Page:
65% Losing Sleep Over Money; Health Care Costs Lead List of Worries for First Time
65% of Americans are losing sleep because of money, according to a new CreditCards.com report. The most common worry – expressed by 38% of Americans – is health care or insurance bills. 37% lie awake fretting about saving enough for retirement, 34% because of educational expenses, 26% over mortgage/rent bills and 22% due to credit card debt. Click here for more information:
Health care and educational expenses are the only categories in worse shape now than during the Great Recession. Concerns over health care costs have spiked over the past year (up nine percentage points).
In 2007, just prior to the recession, 56% of Americans said they were losing sleep over one of these five topics. During the recession (2009), the figure jumped to 69%. It fell to 62% each of the past two years and ticked up to 65% this year.
Gen Xers are the most concerned about health care expenditures and saving for retirement. Millennials are the most fearful about outlays for education, housing and credit card debt. These issues are cutting into the slumbers of 73% of Gen Xers, 71% of millennials, 59% of Baby Boomers and 48% of the Silent Generation.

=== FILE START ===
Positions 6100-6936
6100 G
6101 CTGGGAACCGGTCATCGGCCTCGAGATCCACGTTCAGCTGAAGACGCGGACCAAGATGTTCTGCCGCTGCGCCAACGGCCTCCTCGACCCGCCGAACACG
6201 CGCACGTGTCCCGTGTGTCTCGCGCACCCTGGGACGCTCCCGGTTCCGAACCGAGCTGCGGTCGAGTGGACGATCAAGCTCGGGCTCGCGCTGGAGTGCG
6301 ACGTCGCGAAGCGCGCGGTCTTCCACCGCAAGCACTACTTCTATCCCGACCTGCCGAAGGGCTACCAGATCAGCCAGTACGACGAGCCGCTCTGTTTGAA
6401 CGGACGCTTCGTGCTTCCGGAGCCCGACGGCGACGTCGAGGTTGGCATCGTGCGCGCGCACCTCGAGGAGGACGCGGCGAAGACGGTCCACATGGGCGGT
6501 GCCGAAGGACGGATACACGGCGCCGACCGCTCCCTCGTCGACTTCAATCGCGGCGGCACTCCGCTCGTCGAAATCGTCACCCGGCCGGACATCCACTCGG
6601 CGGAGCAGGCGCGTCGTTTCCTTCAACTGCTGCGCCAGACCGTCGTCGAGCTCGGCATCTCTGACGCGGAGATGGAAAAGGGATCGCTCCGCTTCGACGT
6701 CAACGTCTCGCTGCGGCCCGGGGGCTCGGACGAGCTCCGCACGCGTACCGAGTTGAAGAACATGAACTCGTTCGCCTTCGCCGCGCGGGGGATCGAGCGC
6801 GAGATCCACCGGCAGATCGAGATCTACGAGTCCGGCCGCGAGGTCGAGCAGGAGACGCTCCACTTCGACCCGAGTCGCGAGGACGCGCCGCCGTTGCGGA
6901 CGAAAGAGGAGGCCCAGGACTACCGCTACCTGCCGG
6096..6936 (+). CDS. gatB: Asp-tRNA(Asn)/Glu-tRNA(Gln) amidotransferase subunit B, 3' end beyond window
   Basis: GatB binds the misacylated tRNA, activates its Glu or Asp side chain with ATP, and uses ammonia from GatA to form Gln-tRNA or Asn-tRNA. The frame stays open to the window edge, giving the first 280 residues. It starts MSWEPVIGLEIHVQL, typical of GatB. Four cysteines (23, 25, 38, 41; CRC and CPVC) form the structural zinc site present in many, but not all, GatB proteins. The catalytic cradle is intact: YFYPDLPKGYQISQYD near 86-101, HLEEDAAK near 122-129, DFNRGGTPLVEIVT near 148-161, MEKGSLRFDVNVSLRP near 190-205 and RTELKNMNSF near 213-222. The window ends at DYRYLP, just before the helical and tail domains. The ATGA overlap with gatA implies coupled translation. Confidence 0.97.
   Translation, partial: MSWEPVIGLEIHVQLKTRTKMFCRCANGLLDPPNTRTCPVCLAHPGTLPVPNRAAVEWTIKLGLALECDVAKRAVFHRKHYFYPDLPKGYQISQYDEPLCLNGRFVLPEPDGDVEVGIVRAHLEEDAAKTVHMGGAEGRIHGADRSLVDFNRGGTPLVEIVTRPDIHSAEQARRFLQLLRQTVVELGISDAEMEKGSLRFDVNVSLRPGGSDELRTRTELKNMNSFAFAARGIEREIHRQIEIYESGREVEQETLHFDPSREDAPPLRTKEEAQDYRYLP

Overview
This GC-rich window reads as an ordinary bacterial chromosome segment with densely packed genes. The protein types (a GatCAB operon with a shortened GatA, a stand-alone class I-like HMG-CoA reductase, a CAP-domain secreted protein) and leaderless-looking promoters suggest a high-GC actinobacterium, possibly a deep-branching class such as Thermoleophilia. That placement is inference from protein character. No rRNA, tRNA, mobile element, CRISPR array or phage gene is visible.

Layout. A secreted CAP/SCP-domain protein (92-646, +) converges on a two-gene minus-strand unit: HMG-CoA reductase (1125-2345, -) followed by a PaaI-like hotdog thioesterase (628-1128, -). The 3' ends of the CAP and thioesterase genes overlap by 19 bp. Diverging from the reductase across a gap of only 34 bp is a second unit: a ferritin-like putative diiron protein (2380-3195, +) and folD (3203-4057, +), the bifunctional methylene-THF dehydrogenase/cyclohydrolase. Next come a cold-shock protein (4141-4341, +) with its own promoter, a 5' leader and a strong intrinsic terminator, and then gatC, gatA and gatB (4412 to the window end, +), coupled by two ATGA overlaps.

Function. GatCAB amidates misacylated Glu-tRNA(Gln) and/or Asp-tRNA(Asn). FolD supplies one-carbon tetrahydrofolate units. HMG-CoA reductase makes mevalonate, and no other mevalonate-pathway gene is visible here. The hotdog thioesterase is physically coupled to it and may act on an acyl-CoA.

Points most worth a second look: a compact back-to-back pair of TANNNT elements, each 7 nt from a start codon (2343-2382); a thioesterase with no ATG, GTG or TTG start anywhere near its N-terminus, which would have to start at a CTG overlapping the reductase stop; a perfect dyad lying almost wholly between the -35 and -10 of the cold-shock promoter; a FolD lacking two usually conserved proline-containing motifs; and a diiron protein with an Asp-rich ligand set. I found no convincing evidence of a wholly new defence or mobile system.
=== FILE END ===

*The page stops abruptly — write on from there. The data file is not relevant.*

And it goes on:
People who are losing sleep over money aren’t taking it lying down: 82% reported taking at least one step to improve their financial situation over the past year versus 54% of those who aren’t losing sleep. The most common action the insomniacs took was to reduce expenses, followed by selling something, signing up for a new credit card and taking on a second job.
“People lose sleep when things feel out of control,” said Matt Schulz, CreditCards.com’s senior industry analyst. “Take back some of that control by taking action. Even small moves like making a budget, selling something of value or trimming expenses can make you feel empowered and help you sleep more peacefully at night.”
The survey was conducted by Princeton Survey Research Associates International. PSRAI obtained telephone interviews with a nationally representative sample of 1,000 adults living in the continental United States. Interviews were conducted by landline (500) and cell phone (500, including 308 without a landline phone) in English and Spanish by Princeton Data Source from April 6-9, 2017. Statistical results are weighted to correct known demographic discrepancies. The margin of sampling error for the complete set of weighted data is plus or minus 3.8 percentage points.